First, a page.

Thursday, 6 March 2014


Today’s Booking Through Thursday is an interesting one:

I think most of us are probably against censorship on principle, but … do you think it should vary depending on the impressionable age of the readers? Or is it always wrong? How about the difference between ‘official’ censorship by a government or a school system, as opposed to a parent saying No to a specific book for their child?

While I do think that certain books aren’t suitable for readers until they reach a particular level of maturity, it’s difficult to judge what that level should be.

I suppose with ‘official’ school-system censorship, the schools are buying in the books themselves, and so have a right, to an extent of course, to decide which materials should and shouldn’t be purchased.

As far as parents go, I think it should be the same as with films or video games – if a parent thinks the child is ready for it, then let them read/watch/play something, with supervision, and be ready to answer any questions that arise.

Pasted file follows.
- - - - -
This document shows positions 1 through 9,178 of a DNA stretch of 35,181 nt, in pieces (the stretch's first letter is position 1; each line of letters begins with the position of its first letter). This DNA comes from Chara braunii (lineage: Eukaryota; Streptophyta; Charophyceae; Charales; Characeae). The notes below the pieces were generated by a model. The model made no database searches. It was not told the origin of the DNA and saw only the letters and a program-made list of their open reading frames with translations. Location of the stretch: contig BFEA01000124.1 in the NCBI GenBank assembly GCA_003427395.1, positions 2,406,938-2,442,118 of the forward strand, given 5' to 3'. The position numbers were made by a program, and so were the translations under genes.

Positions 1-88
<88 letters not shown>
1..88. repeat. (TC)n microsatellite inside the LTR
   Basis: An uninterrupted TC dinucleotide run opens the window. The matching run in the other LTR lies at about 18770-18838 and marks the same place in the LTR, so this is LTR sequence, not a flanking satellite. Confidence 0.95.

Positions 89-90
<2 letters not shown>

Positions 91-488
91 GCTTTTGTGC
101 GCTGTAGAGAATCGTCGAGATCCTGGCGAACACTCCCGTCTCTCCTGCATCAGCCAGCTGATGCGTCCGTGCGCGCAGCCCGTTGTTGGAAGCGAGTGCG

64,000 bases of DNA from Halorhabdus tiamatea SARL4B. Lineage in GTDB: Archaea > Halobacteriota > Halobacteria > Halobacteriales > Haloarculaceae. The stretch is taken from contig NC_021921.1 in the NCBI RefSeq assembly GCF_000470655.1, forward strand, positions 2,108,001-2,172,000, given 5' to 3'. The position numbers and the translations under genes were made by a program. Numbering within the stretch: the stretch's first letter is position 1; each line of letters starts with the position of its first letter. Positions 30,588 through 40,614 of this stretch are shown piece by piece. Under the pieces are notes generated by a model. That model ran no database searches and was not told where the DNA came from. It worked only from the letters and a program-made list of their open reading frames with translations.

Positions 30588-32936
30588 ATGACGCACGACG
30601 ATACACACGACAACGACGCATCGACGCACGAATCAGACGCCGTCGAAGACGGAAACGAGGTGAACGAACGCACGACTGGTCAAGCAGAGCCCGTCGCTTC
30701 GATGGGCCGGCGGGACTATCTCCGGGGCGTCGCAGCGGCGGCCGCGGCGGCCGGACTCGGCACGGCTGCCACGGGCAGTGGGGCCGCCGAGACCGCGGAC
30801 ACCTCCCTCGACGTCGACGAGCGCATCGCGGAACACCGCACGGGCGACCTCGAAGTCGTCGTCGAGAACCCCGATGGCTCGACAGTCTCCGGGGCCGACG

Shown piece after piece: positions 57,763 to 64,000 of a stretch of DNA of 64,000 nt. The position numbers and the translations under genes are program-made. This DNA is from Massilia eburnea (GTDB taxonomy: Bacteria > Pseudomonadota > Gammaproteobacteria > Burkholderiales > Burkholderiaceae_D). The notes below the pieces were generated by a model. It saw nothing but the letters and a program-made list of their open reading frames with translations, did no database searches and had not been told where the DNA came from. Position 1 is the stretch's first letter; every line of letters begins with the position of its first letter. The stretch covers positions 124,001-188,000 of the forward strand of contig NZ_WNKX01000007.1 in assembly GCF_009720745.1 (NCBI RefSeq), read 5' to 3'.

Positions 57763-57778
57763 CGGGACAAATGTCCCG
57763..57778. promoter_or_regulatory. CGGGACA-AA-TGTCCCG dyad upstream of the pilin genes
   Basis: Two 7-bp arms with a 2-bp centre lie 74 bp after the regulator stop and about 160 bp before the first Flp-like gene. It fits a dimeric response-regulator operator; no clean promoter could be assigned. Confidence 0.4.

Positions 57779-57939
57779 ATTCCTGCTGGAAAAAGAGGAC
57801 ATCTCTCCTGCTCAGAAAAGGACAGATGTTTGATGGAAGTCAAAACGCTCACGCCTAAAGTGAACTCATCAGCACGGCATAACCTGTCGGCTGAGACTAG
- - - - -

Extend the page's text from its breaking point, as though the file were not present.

The difference between parents and blanket censorship is that the parents know the child personally and know what each child is ready for, whereas governmental or school-wide censorship tends to be more politically motivated. I don’t agree with the government or schools banning books outright because of the messages they contain – people don’t (or shouldn’t) believe literally everything they read, and even if you disagree with the ideology in a text, it doesn’t mean that reading it is wrong.

What do you think? Leave a comment below or on the original question at Booking Through Thursday!

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